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Scholarly vs. Popular: A Quick Guide   Tags: subject_guide  

Last Updated: Jun 30, 2014 URL: http://guides.lib.montana.edu/scholarlyvspopular Print Guide RSS Updates
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Scholarly vs. Popular Characteristics

Journal cover   Scholarly Journals

  • Authors are experts/authorities in their fields.
  • Authors cite their sources in endnotes, footnotes, or bibliographies.
  • Individual issues have little or no advertising.
  • Articles must go through a peer-review process (experts in the discipline evaluate each author's work before any articles are published).
  • Articles are usually reports on scholarly research.
  • Illustrations usually take the form of charts and graphs.
  • Articles use jargon of the discipline.
  • Articles are typically five or more pages in length.

Time Magazine    Popular Magazines

  • Authors are magazine staff members/regular columnists or free lance writers.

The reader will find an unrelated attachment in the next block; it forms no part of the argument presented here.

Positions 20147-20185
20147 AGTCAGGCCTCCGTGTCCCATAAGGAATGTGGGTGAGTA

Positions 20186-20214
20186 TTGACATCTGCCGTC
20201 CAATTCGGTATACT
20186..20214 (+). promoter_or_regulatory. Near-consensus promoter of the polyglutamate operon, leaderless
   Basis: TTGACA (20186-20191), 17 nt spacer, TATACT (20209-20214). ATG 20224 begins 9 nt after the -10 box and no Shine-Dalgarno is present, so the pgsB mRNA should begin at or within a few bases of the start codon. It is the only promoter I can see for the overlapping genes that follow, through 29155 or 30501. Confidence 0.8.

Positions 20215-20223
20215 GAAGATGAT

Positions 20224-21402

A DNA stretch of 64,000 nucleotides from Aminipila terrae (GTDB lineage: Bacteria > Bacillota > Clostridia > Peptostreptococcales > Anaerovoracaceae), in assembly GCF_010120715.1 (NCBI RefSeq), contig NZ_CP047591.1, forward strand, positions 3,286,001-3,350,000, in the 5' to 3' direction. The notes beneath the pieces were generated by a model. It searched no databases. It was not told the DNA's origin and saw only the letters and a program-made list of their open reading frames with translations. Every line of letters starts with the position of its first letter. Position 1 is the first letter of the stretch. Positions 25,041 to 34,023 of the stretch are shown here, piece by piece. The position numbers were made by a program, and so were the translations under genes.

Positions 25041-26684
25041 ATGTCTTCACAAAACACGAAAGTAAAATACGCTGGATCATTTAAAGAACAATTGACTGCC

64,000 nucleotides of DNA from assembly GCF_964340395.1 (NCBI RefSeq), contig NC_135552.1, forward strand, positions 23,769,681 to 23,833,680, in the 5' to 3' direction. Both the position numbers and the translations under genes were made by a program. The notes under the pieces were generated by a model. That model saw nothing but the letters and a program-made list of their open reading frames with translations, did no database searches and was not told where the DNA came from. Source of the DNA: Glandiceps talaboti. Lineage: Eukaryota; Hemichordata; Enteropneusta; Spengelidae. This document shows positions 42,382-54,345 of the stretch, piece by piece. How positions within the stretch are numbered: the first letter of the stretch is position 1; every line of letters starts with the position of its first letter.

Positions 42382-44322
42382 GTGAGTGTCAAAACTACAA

• Authors often mention sources, but rarely formally cite them in bibliographies.
  • Individual issues contain numerous advertisements.
  • There is no peer review process.
  • Articles are meant to inform and entertain (thus they are also thought of as consumer publications because they are published for a wide audience).
  • Illustrations are numerous and colorful.
  • Language is geared to the general adult audience (no specialized knowledge of jargon needed).
  • Articles are typically fairly short (one or two columns to one or a few pages).

 

Compiled by Mary Anne Hansen and Sheila Bonnand

 

Scholarly vs. Popular Video

You know it when you see it.

From Peabody Library, Vanderbilt University.

Databases for Finding Scholarly Articles

Start here to find scholarly articles. Results in many databases can be limited to scholarly or peer-reviewed articles.

  • Academic Search Complete
    A full-text and bibliographic database with coverage of the social sciences, humanities, education, computer sciences, engineering, physics, chemistry, language and linguistics, arts & literature, medical sciences, ethnic studies, and more. It includes citations, abstracts, full text, and images.
  • InfoTrac PowerSearch
    Our largest database, including the entire content of five other databases: InfoTrac General OneFile, Academic OneFile, Opposing Viewpoints Reference Center, InfoTrac Custom Newspapers, and the Gale Virtual Reference Library.
  • MSU's Databases
    A list of all our databases, browse by title or by subject area.

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